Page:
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CORNBREAD KISMET

Cornbread Kismet – The Dawn of a Food Sport Competitor

I have competed off and on in cooking/recipe contests for the past 25 years. But my first ‘live’ cook-off was in May 2017 as a contender at The National Cornbread Cook-Off finals in South Pittsburg, Tennessee. . Sitting at the foothills of the Cumberland Plateau of the Appalachian Mountains, South Pittsburg is home to the Lodge Manufacturing Company, which opened its first cast iron foundry in 1896. An incredible history! Lodge, and its cookware, was one of the corporate sponsors of the cook-off, along with Martha White, FiveStar Range, and Cracker Barrel. As a side note: Cracker Barrel, it turns out, is a popular restaurant for the locals to get their catfish and country fried steak. I know, because I asked the “taxi” driver (there are no Ubers in South Pittsburg and—and there are no taxis either, actually) what the best restaurant in the area was and she said, “Well, that would have to be Cracker Barrel.” So there you have it.

The Cornbread Cook-Off, too, is an important local event, a tradition that began in 1996 as part of the Cornbread Festival. So, flanked by two of my best girlfriends, we hauled our pots, pans, utensils, and all of recipe ingredients to the backwoods of rural Tennessee. We didn’t know what to expect, but we were excited to kick back by the pool at the hotel to soak up the southern sun and strategize for the two days leading up to the contest. The pool, however, was covered in a tarp, so our “team meetings” were held on the concrete patio abutting the parking lot. Not quite what we pictured as we set off on our first Tennessee adventure, but it was here, surrounded by cars and cigarette butts, that we met some of the other cook-off competitors who prepared us for what was about to happen.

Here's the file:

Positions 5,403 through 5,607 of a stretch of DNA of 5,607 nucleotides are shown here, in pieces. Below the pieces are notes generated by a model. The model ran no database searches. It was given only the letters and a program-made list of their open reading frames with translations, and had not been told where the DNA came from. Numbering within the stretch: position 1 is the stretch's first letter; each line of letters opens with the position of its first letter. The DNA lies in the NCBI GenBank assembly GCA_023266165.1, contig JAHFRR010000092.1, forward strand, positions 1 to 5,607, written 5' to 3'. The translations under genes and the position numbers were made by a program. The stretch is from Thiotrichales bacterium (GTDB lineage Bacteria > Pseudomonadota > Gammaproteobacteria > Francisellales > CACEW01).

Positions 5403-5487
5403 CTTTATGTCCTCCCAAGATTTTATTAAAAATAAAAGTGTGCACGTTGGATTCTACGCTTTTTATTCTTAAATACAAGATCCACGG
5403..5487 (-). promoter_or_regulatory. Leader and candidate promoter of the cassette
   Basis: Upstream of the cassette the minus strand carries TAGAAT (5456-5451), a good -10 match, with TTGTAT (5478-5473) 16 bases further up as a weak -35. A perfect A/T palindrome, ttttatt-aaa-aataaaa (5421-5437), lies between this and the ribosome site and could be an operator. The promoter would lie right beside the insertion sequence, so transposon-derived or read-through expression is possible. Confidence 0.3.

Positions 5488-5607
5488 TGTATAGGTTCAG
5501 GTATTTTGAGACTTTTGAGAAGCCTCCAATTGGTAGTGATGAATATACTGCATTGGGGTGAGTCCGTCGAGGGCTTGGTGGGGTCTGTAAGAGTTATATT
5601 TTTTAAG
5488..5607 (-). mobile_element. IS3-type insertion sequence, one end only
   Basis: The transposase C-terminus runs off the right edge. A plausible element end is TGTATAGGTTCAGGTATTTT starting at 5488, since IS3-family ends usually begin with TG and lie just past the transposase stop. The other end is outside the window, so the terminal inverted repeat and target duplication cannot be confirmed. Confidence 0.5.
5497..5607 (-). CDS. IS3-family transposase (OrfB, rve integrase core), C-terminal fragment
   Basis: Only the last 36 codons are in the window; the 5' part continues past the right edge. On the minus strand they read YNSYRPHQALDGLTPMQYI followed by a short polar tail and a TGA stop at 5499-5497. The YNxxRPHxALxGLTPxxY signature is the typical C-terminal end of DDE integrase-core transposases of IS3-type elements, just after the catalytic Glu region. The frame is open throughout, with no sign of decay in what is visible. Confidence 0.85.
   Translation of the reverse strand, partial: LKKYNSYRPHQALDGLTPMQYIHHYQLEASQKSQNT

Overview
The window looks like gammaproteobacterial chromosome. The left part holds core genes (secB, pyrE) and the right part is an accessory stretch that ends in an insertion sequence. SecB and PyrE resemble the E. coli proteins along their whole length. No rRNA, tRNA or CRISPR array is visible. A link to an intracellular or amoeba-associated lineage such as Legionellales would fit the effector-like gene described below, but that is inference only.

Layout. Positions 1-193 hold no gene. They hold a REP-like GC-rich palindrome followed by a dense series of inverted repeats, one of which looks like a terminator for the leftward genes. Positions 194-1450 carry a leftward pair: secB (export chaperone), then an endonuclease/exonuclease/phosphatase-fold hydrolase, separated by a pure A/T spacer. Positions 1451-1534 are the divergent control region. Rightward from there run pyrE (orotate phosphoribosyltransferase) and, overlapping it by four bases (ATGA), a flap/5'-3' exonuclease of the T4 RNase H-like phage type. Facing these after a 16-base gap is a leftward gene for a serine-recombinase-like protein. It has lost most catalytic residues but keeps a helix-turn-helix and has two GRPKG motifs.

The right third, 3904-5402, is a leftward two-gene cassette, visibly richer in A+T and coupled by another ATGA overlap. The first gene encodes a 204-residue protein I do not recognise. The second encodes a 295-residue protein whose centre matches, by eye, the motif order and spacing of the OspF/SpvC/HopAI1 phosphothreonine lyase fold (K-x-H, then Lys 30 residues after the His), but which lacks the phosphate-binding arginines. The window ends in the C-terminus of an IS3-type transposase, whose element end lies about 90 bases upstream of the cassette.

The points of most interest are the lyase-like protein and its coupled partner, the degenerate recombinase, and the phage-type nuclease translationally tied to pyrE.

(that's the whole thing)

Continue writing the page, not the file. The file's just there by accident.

The day of the cook-off was intense. It was a sweltering 102 degrees and closer to 110 under the competition tent with five gas ranges running at full steam. The ranges weren’t the only thing on fire, as my nerves were also ‘in da house’ but not on display, I’m happy to say, as the emcee interviewed us live on Facebook and an audience of about 100 people watched as we worked our stations on the stage.



We had one hour to cook the dish we qualified with, mine being Cornbread Crusted Catfish Jambalaya. To become a finalist, you had to create a recipe using Martha White Cornbread Mix and wouldn’t be a bad idea to use a Lodge Cast Iron skillet!. It was Lodge that chose ten out of several hundred recipes as the finalists who would compete at the festival, and I was grateful for the opportunity to be in that elite group!

After one intense hour and a few mishaps… my dish was completed, plated and ready for tasting (see the finished dish below). We received rave reviews from a couple of the judges afterward, but the in the end did not take home the big prize. What we did take home was an amazing experience and a newfound addiction to food sport. More importantly, some of those other contestants—like Mary Edwards and Robin Kessler—have become great advocates and friends. I learned about a whole cooking community that I never knew existed and I also learned about the World Food Championship in Orange Beach, Alabama, which would be my next foray into live cooking and food sport—my new addiction.



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